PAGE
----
Bangkok. Authorities in Thailand are going all out to mark the birthday of new King Maha Vajiralongkorn this week as part of wider moves to consolidate his power and build his reputation as he emerges from his late father's shadow.
The king, who turns 65 on Friday (28/07), has been putting an assertive stamp on his rule since he took the throne in December following his father's death in October.
The monarchy is held in high esteem by the vast majority of Thais and, although the king is officially above politics, few would dare challenge his wishes. That gives him huge influence over politics as the country waits for an election the junta has tentatively set for 2018.
This month, Thailand amended a royal property law to formally give King Vajiralongkorn full control of the agency that manages the multi-billion dollar holdings of the monarchy.
That followed the transfer in April of various royal agencies from the government to the king's supervision.
The king has also been reshaping the palace staff and style – noticeable in the more robust language of some announcements: one official was fired for "extremely evil" misconduct.
"A lot of people would not have expected of him what he has done so far," said Pavin Chachavalpongpun of Kyoto University, a vocal junta critic who lives in exile.
"But it turns out that we have seen him moving towards consolidating his own political power... This is just the beginning."
Members of the Privy Council, a body of appointed advisors to the king, were not available for comment. The government declined to comment and the king's palace does not respond to questions from the media.
His father, the late King Bhumibol Adulyadej, known as Rama IX, ruled for seven decades and was widely regarded as the nation's moral compass. His Dec. 5 birthday is a national holiday that was celebrated amid much pomp and ceremony.
Vajiralongkorn's birthday, July 28, was made a public holiday for the first time this year and promises to be a grand event with celebrations abroad and at home.
Bangkok's city hall will host a mass alms-offering on Friday for more than 600 Buddhist monks attended by junta chief Prayuth Chan-ocha at a public square in the city.
Turtles, Birds and Good Deeds
Meanwhile, gold-adorned Buddhist temples will host alms-giving ceremonies and release animals, including turtles and birds – a practice Thai Buddhists believe brings good fortune.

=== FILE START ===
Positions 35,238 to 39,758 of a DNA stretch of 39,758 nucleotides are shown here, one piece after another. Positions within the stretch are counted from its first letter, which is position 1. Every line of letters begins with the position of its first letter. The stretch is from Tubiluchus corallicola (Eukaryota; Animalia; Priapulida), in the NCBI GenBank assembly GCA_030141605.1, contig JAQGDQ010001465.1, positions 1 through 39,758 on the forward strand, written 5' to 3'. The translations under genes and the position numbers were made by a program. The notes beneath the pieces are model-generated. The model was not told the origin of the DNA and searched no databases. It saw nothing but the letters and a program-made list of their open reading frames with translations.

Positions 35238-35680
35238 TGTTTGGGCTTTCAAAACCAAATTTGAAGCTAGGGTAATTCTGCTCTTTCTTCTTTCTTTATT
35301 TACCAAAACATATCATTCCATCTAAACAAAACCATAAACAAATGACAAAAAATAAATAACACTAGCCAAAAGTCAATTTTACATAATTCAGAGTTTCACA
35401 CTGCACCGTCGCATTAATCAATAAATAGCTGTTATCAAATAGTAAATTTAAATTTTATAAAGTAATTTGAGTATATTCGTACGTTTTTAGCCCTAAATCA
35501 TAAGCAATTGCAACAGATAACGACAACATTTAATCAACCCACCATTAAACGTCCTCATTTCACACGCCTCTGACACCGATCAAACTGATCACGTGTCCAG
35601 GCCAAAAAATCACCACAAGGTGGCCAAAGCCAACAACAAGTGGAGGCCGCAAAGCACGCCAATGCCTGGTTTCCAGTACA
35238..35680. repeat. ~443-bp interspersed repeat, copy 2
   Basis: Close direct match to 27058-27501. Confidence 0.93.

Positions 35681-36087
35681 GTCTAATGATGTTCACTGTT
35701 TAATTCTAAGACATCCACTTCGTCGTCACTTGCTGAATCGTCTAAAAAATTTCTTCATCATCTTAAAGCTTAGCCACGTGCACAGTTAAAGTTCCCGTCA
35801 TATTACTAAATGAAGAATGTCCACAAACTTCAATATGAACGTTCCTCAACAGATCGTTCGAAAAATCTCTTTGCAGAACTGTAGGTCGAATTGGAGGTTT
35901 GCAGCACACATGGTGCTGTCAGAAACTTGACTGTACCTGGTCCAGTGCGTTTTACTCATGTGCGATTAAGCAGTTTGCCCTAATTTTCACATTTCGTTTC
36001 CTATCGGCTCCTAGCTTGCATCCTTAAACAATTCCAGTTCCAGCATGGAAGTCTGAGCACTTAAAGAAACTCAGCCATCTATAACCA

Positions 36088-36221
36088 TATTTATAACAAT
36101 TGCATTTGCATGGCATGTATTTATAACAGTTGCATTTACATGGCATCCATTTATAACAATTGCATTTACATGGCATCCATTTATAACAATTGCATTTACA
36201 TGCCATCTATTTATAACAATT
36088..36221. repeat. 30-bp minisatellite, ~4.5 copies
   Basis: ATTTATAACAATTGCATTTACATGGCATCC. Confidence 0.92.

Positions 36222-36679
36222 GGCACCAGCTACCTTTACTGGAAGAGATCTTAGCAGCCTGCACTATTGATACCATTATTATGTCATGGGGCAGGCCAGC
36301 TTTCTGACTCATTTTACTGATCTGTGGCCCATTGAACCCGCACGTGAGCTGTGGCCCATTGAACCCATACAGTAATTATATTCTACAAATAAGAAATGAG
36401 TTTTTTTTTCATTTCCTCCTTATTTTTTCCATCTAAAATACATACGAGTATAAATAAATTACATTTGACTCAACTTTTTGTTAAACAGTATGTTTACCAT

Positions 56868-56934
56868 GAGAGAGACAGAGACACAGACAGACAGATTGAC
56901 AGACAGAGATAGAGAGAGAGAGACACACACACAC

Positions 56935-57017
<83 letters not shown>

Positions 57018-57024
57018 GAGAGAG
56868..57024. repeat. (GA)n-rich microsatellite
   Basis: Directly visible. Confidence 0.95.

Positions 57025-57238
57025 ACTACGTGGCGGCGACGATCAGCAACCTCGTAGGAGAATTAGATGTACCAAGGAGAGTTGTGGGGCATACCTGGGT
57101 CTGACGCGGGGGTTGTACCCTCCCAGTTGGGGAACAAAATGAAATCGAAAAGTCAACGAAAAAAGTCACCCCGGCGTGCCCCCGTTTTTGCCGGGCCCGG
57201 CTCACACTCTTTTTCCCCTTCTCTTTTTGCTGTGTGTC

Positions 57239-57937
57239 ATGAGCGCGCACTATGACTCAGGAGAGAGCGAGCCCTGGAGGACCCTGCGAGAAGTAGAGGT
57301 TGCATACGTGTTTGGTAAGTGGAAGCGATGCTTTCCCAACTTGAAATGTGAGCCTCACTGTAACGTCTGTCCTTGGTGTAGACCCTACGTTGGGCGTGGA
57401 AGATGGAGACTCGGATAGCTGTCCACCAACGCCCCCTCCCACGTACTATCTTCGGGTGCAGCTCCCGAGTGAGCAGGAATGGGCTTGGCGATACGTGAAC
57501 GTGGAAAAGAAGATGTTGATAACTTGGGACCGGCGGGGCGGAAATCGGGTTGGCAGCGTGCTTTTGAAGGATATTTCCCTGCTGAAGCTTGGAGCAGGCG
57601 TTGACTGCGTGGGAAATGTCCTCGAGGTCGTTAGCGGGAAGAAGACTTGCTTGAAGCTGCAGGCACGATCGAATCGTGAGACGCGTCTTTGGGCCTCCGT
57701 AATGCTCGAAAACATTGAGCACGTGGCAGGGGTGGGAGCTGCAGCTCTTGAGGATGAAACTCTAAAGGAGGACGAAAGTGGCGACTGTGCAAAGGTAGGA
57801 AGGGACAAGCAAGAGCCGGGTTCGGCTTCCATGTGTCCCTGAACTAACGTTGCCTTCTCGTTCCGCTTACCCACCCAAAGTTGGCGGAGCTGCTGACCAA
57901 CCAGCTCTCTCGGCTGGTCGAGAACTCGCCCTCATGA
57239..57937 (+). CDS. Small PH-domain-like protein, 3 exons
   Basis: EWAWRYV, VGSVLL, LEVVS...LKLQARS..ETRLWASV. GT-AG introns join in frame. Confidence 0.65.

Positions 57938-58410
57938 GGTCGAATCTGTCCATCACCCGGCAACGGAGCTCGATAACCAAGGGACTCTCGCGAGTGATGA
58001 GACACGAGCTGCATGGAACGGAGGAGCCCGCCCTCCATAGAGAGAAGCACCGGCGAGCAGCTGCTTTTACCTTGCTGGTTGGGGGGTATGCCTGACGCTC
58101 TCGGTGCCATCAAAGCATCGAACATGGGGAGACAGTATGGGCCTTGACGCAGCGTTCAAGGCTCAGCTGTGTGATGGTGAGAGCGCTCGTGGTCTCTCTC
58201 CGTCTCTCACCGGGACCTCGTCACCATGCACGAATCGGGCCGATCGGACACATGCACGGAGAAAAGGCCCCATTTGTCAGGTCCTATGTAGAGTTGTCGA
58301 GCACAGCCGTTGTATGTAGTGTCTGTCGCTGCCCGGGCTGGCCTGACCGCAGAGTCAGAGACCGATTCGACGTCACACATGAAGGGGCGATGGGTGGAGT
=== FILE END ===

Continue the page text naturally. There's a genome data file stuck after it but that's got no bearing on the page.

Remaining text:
"This birthday is important. It sets the tone for His Majesty's reign so the celebrations must reflect this," said a palace source who declined to be named because of the sensitivity of the matter.
On Tuesday, Prayuth urged Thais to express their loyalty to the new monarch. "The government hopes all people will join to do good deeds," Prayuth told reporters.
Preparations for Vajiralongkorn's succession began before his father's death when he took over most of his father's ceremonial duties and was portrayed by state media as a family man and a devoted father.
Still, he has a challenge to fill his father's shoes. Bhumibol was regarded as a demigod and his development work, promoted with zeal by the palace, endeared the late king to the population.
Vajiralongkorn spent much of the last few years abroad and has continued to do so since he took the throne. He owns a home in Munich, where his son is at school.
A request to Thai embassies to say what they were planning for the birthday celebrations came from a "Munich Operations Office" with an address at the 5-star Hilton Munich Airport hotel, according to a document reviewed by Reuters.
It was signed by Pinthep Devakula Na Ayudhaya, a minister at the Thai Embassy in Berlin.
The king's life abroad has also contrasted with his very traditionalist approach at home – filled with ceremonies and where he has instituted weekend band concerts in order to "bring happiness to the people."
German prosecutors last month said they were investigating a boy suspected of shooting plastic bullets from a toy gun at king, who was cycling near Munich.
More colourful stories about the king's life abroad published in foreign media cannot be reported in Thailand because of strict lese majeste laws protecting members of the royal family from insult.
The laws limit what all news organizations, including Reuters, can report from Thailand.